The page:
Systematic study of metal-insulator-metal diodes with a native oxide

Handle URI:
http://hdl.handle.net/10754/599856
Title:
Systematic study of metal-insulator-metal diodes with a native oxide
Authors:
Donchev, E.; Gammon, P. M.; Pang, J. S.; Petrov, P. K.; Alford, N. McN.
Abstract:
© 2014 SPIE. In this paper, a systematic analysis of native oxides within a Metal-Insulator-Metal (MIM) diode is carried out, with the goal of determining their practicality for incorporation into a nanoscale Rectenna (Rectifying Antenna). The requirement of having a sub-10nm oxide scale is met by using the native oxide, which forms on most metals exposed to an oxygen containing environment. This, therefore, provides a simplified MIM fabrication process as the complex, controlled oxide deposition step is omitted. We shall present the results of an investigation into the current-voltage characteristics of various MIM combinations that incorporate a native oxide, in order to establish whether the native oxide is of sufficient quality for good diode operation. The thin native oxide layers are formed by room temperature oxidation of the first metal layer, deposited by magnetron sputtering. This is done in-situ, within the deposition chamber before depositing the second metal electrode. Using these structures, we study the established trend where the bigger the difference in metal workfunctions, the better the rectification properties of MIM structures, and hence the selection of the second metal is key to controlling the device's rectifying properties. We show how leakage current paths through the non-optimised native oxide control the net current-voltage response of the MIM devices. Furthermore, we will present the so-called diode figures of merit (asymmetry, non-linearity and responsivity) for each of the best performing structures.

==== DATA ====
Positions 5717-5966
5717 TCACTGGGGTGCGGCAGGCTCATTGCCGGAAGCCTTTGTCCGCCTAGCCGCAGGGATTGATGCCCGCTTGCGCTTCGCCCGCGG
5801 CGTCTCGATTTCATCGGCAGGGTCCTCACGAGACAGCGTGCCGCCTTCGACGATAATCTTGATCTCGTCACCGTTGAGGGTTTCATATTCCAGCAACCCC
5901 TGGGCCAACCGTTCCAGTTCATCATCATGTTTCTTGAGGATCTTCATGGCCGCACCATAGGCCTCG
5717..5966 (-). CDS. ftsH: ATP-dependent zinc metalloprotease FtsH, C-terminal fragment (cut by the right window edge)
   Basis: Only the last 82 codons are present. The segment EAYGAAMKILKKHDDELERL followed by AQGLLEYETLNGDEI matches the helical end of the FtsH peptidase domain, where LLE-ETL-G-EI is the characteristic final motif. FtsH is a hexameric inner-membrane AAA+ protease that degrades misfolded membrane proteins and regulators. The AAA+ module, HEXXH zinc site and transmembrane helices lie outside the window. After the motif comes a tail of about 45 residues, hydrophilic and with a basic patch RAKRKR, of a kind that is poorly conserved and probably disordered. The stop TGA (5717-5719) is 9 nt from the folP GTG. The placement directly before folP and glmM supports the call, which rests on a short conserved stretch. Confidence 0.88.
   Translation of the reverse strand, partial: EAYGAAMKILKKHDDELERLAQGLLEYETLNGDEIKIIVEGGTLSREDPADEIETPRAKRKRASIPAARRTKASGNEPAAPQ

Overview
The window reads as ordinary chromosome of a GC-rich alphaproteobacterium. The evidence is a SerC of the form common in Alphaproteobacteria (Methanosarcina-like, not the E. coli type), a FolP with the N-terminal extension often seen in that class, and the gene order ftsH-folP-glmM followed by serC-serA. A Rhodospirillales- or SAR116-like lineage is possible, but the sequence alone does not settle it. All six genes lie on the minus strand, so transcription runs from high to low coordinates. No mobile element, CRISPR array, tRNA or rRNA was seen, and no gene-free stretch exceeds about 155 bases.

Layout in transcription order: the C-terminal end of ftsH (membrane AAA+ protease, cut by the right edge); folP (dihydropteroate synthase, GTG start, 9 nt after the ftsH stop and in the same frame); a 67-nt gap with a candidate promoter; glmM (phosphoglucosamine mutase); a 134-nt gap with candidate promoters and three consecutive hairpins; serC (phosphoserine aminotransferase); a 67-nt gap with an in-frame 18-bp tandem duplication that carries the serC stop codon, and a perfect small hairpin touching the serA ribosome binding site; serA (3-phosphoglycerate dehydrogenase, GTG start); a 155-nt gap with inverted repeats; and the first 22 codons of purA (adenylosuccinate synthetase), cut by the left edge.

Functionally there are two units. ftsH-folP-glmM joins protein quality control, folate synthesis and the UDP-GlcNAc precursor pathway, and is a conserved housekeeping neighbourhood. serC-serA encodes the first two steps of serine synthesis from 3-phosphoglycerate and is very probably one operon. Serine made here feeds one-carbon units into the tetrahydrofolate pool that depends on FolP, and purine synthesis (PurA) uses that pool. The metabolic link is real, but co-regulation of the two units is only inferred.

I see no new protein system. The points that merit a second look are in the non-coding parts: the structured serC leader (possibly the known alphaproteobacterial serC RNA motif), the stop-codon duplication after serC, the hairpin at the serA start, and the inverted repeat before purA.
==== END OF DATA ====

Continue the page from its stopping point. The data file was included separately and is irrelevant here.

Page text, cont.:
Citation:
Donchev E, Gammon PM, Pang JS, Petrov PK, Alford NM (2014) Systematic study of metal-insulator-metal diodes with a native oxide. Thin Films for Solar and Energy Technology VI. Available: http://dx.doi.org/10.1117/12.2061959.
Publisher:
SPIE-Intl Soc Optical Eng
Journal:
Thin Films for Solar and Energy Technology VI
Issue Date:
7-Oct-2014
DOI:
10.1117/12.2061959
Type:
Conference Paper
Sponsors:
This work was supported by EPSRC grant number EP/G060940/1. Evgeniy Donchev would like to acknowledgethe financial support provided by the Armourers & Brasiers' Gauntlet Trust. Peter Gammon would like togratefully acknowledge the financial support from the Royal Academy of Engineering. J. S. Pang and P. K. Petrovacknowledge the financial support under the King Abdullah University for Science and Technology (KAUST)Global Collaborative Research Academic Excellence Alliance (AEA) and Academic Partnership Programs (APP).
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Full metadata record

DC FieldValue Language
dc.contributor.authorDonchev, E.en
dc.contributor.authorGammon, P. M.en
dc.contributor.authorPang, J. S.en
dc.contributor.authorPetrov, P. K.en
dc.contributor.authorAlford, N. McN.en
dc.date.accessioned2016-02-28T06:30:58Zen
dc.date.available2016-02-28T06:30:58Zen